I start on a subject most of us would probably rather forget about – the 20th anniversary of foot-and-mouth, which was so sensitively covered last week.

My counterpart last week, Jim Walker wrote here about the anguish and pain created by the outbreak. He thought after two decades he could talk about it with a degree of detachment. Not so!

Jim was NFU Scotland president at the time and he worked tirelessly to help bring it under control. I wasn’t at the coalface, so to speak, but remember it vividly, both as a farmer’s daughter and as a reporter at the time with the BBC in Glasgow.

The carnage was devastating and, in many cases, the pain of watching stock being relentlessly slaughtered was unbearable. Who couldn’t be touched by such tragedy? Jim’s article literally sent shivers down my spine.

The situation was getting out of control, but there was no plan in place to deal with it. Jim instigated the 3km pre-emptive cull process which, though brutal, was what brought the disease under control. It worked though and Scotland was disease-free within three months. The fallout, though, would last much longer.

I believed then and still do today that had Jim and Andrew Campbell, of Cuil, Castle Douglas – who was leader of Dumfries and Galloway Council at the time – not been at the forefront of what was going on, the outcome would have been very different. Both had an affinity with the situation and were well aware of the desolation.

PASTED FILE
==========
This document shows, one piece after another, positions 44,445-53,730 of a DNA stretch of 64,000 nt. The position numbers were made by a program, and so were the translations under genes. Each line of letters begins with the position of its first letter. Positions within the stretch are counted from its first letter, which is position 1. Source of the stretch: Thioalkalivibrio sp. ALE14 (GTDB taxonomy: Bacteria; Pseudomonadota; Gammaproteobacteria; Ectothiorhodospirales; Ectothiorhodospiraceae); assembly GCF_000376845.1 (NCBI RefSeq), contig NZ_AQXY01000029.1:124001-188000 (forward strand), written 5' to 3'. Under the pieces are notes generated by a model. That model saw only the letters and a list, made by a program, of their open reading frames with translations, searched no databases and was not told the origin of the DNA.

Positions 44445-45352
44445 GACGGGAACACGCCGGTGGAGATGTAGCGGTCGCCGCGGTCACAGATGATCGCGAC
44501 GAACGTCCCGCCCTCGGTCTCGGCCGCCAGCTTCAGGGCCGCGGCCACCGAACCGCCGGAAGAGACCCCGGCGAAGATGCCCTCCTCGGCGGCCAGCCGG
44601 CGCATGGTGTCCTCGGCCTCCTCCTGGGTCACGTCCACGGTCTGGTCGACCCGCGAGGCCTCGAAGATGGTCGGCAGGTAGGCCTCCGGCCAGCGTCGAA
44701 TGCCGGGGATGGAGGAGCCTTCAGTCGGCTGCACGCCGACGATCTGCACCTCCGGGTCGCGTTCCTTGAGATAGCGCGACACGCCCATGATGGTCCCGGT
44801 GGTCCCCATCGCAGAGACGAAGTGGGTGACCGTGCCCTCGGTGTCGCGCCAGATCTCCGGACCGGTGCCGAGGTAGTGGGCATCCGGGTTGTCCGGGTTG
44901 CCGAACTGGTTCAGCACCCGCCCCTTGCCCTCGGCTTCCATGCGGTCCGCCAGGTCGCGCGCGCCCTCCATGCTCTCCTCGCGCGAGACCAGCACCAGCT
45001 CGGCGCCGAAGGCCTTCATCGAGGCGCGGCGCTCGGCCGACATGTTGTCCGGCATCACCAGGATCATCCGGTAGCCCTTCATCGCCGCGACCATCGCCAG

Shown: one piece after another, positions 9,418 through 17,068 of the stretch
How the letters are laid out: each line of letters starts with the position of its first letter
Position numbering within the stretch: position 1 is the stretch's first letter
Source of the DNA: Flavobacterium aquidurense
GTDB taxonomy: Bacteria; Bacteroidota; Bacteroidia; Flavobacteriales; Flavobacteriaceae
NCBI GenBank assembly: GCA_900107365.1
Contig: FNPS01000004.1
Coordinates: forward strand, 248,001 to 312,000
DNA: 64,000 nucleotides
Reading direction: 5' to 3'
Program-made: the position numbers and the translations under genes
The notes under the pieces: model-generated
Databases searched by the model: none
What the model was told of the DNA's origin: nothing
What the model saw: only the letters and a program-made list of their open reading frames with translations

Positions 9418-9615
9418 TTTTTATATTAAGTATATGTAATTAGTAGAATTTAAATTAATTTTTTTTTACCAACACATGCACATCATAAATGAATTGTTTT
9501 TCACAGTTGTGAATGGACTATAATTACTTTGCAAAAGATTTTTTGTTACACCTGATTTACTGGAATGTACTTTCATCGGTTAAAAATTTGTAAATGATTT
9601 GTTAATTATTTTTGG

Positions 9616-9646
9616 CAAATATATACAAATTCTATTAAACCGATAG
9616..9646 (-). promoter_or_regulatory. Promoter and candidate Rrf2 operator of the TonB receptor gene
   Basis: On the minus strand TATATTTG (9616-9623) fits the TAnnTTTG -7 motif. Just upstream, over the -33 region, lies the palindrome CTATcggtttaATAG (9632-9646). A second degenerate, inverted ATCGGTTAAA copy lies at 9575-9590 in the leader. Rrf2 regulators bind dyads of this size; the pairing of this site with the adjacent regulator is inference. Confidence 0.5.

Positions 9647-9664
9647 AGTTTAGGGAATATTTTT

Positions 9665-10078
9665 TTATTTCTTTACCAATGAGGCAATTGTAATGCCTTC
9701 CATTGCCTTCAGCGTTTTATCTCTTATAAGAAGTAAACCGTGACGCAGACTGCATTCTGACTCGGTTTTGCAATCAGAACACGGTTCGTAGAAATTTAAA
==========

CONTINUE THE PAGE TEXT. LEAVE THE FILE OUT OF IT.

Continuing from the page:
This was, in no way, an anniversary to be celebrated, especially among those who experienced FMD first-hand. But if there’s anything we can take from it, it’s what we learned at the time and what contingency plans have been put in place should (God forbid) it ever happen again.

We will be in a better position to make sure it doesn’t have the chance to spread like wildfire as it did in 2001. Like Covid-19, if FMD ever returns, the country will need to be shut down immediately.

On a happier note, we do have something to celebrate! The dairy sector is to be brought under a new statutory code of conduct.

In other words, this new code should bring and end to unfair practices within the supply chain and redress the imbalance between producers and processors. Not since the deregulation of the milk marketing boards in the early 1990s will there have been a bigger shake-up .